Tthese multiple flange earplugs and filters (custom or generic) have had a great run, and they are far better than any foam plug of non-filtered device, as they will protect your hearing if properly inserted. Maybe this is a poor argument, but they have been available for nearly 20 years, and they have failed to achieve significant adoption rates, and that tells me something as I personally know so many musicians that just decided to take their chances rather than wear them.

As you can see above, different manufacturers can build them differently, and have a huge effect on your $200 pair of custom plugs, as one in four people have such jaw motion in their canal that will either cause the earplugs to loosen or cause dull aches after a short while rendering them as part-time systems. Further, if you have particularly small ear canals, the air/mass parameters required by the nominal filter they put in your custom earmold, will not be sufficient to give you the flat response attenuation curve which they claim.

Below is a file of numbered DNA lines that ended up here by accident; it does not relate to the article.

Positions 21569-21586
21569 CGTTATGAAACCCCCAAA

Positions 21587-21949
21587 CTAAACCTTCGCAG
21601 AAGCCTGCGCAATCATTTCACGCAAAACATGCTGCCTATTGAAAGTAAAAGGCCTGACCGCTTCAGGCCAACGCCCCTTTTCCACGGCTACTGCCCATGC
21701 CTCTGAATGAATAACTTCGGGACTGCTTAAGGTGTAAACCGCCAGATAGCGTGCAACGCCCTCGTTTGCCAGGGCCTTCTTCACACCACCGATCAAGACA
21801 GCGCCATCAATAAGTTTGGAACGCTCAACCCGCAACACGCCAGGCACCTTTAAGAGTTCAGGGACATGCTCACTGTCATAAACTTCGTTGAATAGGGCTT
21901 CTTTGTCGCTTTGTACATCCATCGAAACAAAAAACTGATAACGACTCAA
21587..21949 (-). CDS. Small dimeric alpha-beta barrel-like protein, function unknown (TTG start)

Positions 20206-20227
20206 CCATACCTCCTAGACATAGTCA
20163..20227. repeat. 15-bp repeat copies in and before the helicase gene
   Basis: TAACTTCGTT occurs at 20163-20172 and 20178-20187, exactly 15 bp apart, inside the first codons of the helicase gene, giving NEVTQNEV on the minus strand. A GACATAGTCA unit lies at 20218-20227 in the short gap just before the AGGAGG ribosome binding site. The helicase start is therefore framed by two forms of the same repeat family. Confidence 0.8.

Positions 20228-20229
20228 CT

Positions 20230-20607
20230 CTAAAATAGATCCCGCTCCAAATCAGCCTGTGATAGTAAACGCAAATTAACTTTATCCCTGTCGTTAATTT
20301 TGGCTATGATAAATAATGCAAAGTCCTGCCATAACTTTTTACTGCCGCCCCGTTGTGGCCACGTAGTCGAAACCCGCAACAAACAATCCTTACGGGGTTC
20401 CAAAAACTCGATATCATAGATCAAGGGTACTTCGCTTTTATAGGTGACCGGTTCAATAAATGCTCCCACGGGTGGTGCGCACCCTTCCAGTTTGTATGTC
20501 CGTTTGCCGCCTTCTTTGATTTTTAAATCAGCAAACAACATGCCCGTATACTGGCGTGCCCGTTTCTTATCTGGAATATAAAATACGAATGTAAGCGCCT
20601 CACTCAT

In closing, I would love to hear your view on this tweak to convention…..as I am arguing for a flat frequency response filter versus a flat attenuator. A flat frequency response filter may generally preserve the effects of the ear canals open response (disregarding location cues)…. BUT that is the beast we are trying to tame. We just don't need an 18dB "resonator" (the ears natural resonance / gain at 2700Hz) in a 93dB environment. We need it for the soft phonemes, not the Ramones! Earasers fix these problems - all of the ones mentioned above. Earasers are a flat frequency response earplug (not flat attenuator) and they come with a 100% money back guarantee which no one else has. So, I am going to go with Mr. Martinez above on his choice for an economical HiFi Earplug!